There are a number of password options. There are password managers for example.

Read More About Secure Password Options Here

Contact Your Bank

Contact your bank if you've been a victim of a data breach

If your card or bank information is stolen, contacting your financial institution is imperative. While most banks already have fraud protection measures in place, letting them know that your information may have been compromised can ensure your account gets extra attention.

Perhaps consider cancelling that credit card and having your bank issue another is the way to go.

Another option to consider is getting a prepaid credit card that you use in place of your bank card. This provides an additional level of security where the only money a hacker can get is what you placed on the card.

Monitor Your Information & Accounts

Frankly, this final suggestion is probably something that is a good practice to do on a consistent basis whether or not you’ve been the victim of a breach. By keeping an eye on your accounts regularly increases the chances that you will notice any fraudulent activity quickly and thus allow you to take the necessary measures immediately. There are credit and information monitoring options available for your use.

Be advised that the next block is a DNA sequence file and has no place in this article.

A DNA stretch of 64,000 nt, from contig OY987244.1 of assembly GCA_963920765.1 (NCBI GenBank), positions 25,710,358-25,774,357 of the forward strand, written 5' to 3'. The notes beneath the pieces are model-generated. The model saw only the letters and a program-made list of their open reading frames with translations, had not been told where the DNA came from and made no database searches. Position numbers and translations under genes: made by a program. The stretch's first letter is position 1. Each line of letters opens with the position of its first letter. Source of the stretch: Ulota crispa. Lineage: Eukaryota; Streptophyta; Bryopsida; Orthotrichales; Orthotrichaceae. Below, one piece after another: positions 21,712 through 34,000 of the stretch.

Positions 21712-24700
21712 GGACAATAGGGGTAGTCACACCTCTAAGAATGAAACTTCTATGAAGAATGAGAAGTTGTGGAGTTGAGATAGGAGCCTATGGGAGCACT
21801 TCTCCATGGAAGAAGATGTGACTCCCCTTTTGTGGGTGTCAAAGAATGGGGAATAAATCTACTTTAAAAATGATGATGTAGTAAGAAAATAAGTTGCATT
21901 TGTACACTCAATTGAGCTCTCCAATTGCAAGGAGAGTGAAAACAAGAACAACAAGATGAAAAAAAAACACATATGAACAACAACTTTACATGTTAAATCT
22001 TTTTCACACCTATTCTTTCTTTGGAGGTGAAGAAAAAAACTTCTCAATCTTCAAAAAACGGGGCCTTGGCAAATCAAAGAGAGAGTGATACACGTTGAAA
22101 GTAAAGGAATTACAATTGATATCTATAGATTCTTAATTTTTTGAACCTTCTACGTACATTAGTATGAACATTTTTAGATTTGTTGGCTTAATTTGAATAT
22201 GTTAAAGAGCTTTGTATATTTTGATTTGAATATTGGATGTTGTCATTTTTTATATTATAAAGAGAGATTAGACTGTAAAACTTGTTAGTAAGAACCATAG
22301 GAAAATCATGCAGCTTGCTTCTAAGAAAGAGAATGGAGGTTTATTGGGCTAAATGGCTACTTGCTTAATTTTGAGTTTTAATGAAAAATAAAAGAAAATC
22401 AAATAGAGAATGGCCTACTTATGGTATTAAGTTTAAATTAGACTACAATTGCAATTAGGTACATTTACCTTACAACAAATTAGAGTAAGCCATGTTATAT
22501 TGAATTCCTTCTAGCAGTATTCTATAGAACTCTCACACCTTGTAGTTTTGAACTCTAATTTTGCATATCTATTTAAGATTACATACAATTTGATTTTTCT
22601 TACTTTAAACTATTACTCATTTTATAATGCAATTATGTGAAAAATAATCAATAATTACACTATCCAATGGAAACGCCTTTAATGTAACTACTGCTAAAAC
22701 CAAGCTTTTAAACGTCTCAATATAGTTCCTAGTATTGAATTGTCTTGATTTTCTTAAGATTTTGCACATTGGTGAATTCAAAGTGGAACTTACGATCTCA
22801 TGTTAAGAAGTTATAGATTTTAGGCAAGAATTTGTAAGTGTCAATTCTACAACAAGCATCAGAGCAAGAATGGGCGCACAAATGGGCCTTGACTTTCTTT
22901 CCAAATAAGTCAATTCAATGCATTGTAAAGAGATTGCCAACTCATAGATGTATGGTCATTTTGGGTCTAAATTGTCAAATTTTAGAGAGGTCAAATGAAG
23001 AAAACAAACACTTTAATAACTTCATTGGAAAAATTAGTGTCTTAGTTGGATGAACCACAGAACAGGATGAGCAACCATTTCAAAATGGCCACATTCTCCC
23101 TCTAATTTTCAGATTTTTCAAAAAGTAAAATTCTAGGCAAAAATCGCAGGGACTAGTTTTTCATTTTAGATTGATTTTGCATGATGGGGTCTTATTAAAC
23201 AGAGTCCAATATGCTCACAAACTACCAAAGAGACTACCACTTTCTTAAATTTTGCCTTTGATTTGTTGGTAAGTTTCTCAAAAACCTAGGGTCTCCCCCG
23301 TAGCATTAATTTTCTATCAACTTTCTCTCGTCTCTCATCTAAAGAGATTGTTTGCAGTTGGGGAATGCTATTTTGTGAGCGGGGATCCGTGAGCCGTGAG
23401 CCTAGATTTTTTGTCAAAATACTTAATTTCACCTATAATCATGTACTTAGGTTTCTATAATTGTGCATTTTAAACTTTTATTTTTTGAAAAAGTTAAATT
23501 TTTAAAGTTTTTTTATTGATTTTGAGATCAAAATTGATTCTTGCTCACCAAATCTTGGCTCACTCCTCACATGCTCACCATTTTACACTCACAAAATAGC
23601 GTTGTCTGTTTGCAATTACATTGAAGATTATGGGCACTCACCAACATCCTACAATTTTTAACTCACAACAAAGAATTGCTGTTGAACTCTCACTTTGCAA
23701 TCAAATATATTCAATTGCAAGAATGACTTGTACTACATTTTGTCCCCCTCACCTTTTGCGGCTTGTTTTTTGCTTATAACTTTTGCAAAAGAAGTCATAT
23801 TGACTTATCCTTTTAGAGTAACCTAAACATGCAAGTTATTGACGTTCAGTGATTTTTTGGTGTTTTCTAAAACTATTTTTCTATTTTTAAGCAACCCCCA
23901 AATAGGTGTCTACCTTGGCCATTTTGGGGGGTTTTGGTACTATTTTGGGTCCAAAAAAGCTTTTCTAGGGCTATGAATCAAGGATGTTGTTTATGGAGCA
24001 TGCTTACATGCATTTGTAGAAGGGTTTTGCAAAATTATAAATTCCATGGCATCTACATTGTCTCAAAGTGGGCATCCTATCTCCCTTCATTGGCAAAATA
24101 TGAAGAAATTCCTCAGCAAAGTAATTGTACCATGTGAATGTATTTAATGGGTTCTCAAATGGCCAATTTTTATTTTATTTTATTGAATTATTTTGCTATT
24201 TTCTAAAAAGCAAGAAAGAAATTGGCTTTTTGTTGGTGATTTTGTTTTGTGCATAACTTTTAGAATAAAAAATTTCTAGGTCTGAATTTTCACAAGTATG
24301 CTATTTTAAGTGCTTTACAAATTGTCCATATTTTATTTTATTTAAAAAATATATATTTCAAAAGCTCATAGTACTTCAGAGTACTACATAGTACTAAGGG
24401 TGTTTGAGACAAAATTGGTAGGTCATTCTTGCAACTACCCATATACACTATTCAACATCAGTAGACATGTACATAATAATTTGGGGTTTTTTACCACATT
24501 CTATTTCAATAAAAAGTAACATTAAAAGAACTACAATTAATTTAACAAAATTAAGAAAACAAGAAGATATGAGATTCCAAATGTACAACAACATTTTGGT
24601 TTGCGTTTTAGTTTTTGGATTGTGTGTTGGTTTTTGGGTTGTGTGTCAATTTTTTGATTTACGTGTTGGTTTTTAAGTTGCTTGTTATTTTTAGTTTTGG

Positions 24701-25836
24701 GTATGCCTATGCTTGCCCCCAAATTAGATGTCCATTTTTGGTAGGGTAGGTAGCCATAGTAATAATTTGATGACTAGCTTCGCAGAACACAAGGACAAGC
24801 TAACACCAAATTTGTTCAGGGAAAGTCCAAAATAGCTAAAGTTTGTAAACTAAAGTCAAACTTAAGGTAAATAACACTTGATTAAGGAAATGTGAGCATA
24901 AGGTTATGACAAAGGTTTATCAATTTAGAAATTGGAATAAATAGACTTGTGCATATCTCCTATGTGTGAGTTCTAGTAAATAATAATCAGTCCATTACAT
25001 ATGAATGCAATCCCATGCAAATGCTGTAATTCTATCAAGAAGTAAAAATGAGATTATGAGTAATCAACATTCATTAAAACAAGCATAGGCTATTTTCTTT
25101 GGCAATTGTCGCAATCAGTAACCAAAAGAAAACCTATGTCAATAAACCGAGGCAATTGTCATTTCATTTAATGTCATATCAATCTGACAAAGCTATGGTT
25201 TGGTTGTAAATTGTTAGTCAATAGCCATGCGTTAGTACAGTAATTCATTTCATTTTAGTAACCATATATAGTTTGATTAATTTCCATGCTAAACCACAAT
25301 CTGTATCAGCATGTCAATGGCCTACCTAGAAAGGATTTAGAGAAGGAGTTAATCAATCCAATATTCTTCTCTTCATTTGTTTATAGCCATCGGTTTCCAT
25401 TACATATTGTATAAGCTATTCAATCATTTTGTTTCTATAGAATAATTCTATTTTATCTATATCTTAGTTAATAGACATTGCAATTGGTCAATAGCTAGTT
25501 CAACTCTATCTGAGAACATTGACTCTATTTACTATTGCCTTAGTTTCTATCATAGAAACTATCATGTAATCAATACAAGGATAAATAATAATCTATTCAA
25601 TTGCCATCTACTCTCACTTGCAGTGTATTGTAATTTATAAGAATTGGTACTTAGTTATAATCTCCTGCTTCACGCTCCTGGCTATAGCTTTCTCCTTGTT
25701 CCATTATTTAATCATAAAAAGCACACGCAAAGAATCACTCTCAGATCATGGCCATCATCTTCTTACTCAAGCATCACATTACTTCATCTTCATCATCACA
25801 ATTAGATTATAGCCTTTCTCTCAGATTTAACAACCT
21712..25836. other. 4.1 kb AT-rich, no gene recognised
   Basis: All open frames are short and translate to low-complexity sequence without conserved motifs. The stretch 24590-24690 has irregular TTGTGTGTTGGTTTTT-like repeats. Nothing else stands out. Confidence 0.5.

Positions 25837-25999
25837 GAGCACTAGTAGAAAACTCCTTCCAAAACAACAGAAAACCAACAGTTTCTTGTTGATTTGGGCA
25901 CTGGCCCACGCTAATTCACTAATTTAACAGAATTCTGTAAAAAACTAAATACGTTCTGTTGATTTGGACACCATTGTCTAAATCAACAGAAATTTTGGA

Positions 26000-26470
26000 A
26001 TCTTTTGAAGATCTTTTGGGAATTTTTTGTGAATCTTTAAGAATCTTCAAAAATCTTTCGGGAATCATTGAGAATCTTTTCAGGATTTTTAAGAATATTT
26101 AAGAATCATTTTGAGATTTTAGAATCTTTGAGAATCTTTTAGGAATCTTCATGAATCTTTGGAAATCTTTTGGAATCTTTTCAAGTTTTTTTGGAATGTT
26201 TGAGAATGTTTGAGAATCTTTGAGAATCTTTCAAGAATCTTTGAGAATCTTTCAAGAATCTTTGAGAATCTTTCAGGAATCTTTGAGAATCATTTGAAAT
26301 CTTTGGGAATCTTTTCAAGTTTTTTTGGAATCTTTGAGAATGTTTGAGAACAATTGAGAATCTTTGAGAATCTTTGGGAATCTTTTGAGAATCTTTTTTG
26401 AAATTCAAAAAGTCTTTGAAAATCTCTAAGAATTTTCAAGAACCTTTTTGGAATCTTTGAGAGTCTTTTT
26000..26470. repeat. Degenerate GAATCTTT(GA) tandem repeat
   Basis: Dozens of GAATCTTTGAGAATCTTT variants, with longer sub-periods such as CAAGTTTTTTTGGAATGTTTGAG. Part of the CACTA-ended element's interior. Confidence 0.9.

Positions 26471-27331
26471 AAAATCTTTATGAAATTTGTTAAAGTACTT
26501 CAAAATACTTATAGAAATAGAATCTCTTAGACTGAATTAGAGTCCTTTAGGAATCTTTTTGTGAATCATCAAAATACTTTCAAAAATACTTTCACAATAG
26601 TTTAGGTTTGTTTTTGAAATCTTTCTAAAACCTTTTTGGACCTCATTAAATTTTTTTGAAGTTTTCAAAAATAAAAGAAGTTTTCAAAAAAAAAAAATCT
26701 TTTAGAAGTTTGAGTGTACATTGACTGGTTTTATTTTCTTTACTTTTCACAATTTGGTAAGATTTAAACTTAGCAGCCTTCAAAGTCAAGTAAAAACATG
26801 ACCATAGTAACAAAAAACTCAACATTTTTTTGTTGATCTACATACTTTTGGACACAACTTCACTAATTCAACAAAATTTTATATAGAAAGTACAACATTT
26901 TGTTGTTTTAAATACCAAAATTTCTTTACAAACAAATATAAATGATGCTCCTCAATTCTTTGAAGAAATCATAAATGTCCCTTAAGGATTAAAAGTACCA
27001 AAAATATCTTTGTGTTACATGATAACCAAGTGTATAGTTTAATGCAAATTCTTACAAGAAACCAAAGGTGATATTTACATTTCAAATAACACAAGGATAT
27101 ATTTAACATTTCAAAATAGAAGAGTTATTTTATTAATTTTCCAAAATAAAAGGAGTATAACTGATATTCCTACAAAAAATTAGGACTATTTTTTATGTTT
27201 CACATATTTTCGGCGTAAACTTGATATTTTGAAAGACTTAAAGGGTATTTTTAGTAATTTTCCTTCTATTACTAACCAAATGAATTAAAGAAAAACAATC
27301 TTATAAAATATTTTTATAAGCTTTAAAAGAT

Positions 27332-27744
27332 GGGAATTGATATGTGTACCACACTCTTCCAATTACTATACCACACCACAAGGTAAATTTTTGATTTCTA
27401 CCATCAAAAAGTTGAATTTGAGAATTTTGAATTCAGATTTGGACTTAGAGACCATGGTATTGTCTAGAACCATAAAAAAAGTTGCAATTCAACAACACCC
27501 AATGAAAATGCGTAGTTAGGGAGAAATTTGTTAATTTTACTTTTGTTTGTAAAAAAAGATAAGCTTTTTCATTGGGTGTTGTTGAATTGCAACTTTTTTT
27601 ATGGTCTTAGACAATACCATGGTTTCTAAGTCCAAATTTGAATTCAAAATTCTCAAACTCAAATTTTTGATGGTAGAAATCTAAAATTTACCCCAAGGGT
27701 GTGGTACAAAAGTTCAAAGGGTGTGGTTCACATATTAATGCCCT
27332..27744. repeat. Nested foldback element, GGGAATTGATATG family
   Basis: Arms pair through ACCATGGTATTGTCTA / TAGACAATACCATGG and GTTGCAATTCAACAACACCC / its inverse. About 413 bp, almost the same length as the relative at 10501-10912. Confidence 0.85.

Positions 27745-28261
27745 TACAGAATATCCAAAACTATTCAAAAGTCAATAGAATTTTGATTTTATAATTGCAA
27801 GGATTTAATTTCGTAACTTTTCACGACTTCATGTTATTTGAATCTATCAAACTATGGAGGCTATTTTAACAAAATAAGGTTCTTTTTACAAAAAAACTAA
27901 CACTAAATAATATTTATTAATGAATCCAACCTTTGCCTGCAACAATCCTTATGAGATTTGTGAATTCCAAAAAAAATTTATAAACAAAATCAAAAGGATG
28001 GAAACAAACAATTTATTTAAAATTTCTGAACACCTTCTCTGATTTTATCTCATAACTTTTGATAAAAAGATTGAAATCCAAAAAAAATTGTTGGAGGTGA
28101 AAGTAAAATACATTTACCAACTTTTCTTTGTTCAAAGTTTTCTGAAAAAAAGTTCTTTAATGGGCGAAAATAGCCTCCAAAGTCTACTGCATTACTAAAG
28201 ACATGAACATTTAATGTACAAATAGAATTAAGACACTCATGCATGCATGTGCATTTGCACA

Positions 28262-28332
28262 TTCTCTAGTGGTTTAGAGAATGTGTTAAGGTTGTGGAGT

Read More About Credit & Information Monitoring Here

Pulling Your Options Together

Becoming the victim of an online data breach is on the rise. However, suffering the adverse affects from it can be minimized in most cases. Taking a proactive approach to your online privacy & security is certainly best, but if you still become a victim, taking steps to protect yourself only makes sense.

By using various email accounts as well as using encrypted email you can control any accounts that may become part of an online data breach. Couple this will using strong, unique passwords and you can significantly help protect your security online.

After you know your information has been compromised, taking steps to reduce the possibility of further damage and perhaps proactively monitoring your information can keep damage to a minimum.